Olathe Fire Protection District Seeks a 4.5 Mill Levy Increase due to drop in Residential Assessment Rate
Colorado Legislation now sets the Residential Assessment Rate (RAR)
Did you know? Property tax revenue supports public schools, county governments, special districts to include fire districts, municipal governments, and junior colleges. All of the revenue generated by property taxes stays within your county. Property taxes do not fund any state services.
A residential property with a market value of $400,000 has a taxable value of $272,000, this means property taxes are calculated only on the $272,000. The assessment rate is currently at 7.15% ($20,000 assessed value for $400,000 property) The residential assessment rate will drop to 6.95% for property taxes collected in 2023, and will again drop to 6.765% for property tax collection in 2024. Real property is revalued every odd-numbered year, the 2025 rate has not yet been calculated. This means up to a 28% tax revenue reduction for OFPD (-$138,087).
OFPD seeks an increase to the annual budget through a 4.5 mill levy increase for the purpose of providing emergency services while maintaining the current levels of service for medical emergencies, rescue calls, brush fires, wildfires, and structure fires 24 hours a day, 7 days a week.
WHAT WILL IT COST ME?
This amount represents an estimated increase of $64 per year or about $5.33 per month per $200,000 value of residential property and will generate approximately $313,822 annually for this purpose.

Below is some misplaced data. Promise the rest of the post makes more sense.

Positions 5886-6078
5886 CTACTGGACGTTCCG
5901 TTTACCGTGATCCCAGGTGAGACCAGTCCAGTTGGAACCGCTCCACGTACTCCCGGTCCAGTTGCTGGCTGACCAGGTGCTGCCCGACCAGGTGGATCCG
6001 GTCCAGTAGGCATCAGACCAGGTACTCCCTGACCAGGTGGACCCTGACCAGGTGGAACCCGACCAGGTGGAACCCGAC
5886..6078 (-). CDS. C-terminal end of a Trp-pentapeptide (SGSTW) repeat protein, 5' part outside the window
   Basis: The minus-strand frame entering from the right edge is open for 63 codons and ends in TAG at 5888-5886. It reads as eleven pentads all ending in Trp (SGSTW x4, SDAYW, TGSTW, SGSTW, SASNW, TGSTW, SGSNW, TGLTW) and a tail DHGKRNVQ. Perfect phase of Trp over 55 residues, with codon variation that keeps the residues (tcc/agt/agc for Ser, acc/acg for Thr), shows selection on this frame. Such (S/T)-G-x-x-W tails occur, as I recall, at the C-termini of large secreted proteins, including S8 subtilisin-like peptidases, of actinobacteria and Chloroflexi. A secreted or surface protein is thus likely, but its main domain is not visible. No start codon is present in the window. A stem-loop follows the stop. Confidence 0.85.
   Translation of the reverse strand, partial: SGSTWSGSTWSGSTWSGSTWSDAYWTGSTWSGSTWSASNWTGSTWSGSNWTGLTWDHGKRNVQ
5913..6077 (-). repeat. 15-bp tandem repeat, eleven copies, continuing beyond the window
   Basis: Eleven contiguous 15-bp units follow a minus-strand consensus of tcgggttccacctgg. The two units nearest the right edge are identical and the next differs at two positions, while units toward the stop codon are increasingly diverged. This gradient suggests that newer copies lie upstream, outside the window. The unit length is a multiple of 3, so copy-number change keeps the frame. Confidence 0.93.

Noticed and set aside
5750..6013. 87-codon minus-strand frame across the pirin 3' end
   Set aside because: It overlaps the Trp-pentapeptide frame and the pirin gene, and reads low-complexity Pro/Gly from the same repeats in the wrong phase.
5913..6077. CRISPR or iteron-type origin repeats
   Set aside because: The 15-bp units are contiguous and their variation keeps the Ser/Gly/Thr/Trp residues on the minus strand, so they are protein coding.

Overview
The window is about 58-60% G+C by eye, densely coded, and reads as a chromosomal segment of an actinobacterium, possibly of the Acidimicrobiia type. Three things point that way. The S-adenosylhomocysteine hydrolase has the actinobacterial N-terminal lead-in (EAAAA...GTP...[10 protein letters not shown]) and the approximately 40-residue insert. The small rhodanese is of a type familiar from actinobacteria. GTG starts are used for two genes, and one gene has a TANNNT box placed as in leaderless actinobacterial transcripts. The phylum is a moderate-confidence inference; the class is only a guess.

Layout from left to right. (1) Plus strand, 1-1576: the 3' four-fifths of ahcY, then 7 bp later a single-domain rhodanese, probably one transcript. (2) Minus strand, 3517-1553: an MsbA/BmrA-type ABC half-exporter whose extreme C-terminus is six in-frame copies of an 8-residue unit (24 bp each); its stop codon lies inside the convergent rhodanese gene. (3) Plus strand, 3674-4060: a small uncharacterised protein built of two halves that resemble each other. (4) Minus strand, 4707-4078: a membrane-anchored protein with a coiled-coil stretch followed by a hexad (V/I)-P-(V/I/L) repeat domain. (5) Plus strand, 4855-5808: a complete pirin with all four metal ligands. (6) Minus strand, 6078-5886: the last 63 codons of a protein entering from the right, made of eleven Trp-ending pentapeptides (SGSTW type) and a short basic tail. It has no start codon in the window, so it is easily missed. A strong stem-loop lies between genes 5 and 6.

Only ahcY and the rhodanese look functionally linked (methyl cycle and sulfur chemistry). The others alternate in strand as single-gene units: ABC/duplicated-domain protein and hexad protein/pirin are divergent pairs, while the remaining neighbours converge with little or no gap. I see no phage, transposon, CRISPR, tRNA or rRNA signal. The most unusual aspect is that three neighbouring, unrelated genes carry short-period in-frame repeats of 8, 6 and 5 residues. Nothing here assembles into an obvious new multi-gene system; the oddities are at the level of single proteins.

All of the tax rates of the various taxing authorities providing services in our tax area are added together to form the total tax rate.
County Tax Rate 0.019610
City Tax Rate 0.008752
School District Tax Rate 0.052116
Fire District Tax Rate 0.007516
Water and Sanitation Tax Rate 0.000693
Total Tax Rate 0.088687
Learn about the Olathe Fire Protection District
The Olathe Fire Protection District was created in 1947. Historically a volunteer department, the switch to a combination career department in 2021 brought 9 full-time and more than a dozen part-time jobs to Olathe.
Volunteers who are business owners, farmers, school bus drivers and other everyday workers still leave their jobs to train and assist crews responding to emergencies.
In 2001, OFPD elected to add the EMS service to the community after it was found to be needed locally rather than in Montrose or by a private company not affiliated with the community.
In 2003, voters approved a 1.0 mill levy to provide revenue to support the ambulance services basic operating and transportation costs (fuel, oil, medical equipment, supplies, and medicines).
In 2016, voters again approved a 3.0 mill levy to sustain the fire suppression and medical emergency services the District provides. With the additional revenue, OFPD provides advanced level care in the ambulance and professional fire suppression services.
Beginning in 2018, OFPD started the Inter-Facility Transfer program at the request of local hospitals to supply a much needed service for the Western Slope, and provides over 700 transports annually. IFT’s generate over $500,000 in income for the District. This amount combined with all ambulance billings supply the needed funds for payroll and has made the transition to a paid combination department possible.
To conserve tax dollars, the District has obtained almost $1 million dollars in grants for: ambulances, medical equipment, firefighter gear, wildland gear, and other equipment necessary.